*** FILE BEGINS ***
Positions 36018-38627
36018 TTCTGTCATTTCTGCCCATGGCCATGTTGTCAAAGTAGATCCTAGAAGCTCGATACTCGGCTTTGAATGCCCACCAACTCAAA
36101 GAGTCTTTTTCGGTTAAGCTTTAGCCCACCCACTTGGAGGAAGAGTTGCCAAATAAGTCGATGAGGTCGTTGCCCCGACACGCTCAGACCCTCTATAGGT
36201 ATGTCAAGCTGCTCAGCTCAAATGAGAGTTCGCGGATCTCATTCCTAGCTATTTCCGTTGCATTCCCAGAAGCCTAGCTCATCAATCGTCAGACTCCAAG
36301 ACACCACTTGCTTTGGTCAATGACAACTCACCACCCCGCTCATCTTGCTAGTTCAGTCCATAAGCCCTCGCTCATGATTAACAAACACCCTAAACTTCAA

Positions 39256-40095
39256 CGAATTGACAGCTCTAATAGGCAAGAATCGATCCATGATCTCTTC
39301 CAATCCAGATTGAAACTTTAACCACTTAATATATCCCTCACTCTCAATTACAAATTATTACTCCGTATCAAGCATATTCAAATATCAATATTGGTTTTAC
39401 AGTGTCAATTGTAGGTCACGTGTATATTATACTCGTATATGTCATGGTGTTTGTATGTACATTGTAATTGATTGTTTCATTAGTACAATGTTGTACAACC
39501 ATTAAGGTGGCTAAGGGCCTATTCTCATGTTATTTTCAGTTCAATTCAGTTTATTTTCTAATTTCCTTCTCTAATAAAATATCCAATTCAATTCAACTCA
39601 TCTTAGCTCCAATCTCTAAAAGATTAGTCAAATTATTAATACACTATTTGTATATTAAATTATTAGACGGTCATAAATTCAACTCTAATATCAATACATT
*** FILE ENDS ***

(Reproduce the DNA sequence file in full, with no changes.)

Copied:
Positions 36018-38627
36018 TTCTGTCATTTCTGCCCATGGCCATGTTGTCAAAGTAGATCCTAGAAGCTCGATACTCGGCTTTGAATGCCCACCAACTCAAA
36101 GAGTCTTTTTCGGTTAAGCTTTAGCCCACCCACTTGGAGGAAGAGTTGCCAAATAAGTCGATGAGGTCGTTGCCCCGACACGCTCAGACCCTCTATAGGT
36201 ATGTCAAGCTGCTCAGCTCAAATGAGAGTTCGCGGATCTCATTCCTAGCTATTTCCGTTGCATTCCCAGAAGCCTAGCTCATCAATCGTCAGACTCCAAG
36301 ACACCACTTGCTTTGGTCAATGACAACTCACCACCCCGCTCATCTTGCTAGTTCAGTCCATAAGCCCTCGCTCATGATTAACAAACACCCTAAACTTCAA

Positions 39256-40095
39256 CGAATTGACAGCTCTAATAGGCAAGAATCGATCCATGATCTCTTC
39301 CAATCCAGATTGAAACTTTAACCACTTAATATATCCCTCACTCTCAATTACAAATTATTACTCCGTATCAAGCATATTCAAATATCAATATTGGTTTTAC
39401 AGTGTCAATTGTAGGTCACGTGTATATTATACTCGTATATGTCATGGTGTTTGTATGTACATTGTAATTGATTGTTTCATTAGTACAATGTTGTACAACC
39501 ATTAAGGTGGCTAAGGGCCTATTCTCATGTTATTTTCAGTTCAATTCAGTTTATTTTCTAATTTCCTTCTCTAATAAAATATCCAATTCAATTCAACTCA
39601 TCTTAGCTCCAATCTCTAAAAGATTAGTCAAATTATTAATACACTATTTGTATATTAAATTATTAGACGGTCATAAATTCAACTCTAATATCAATACATT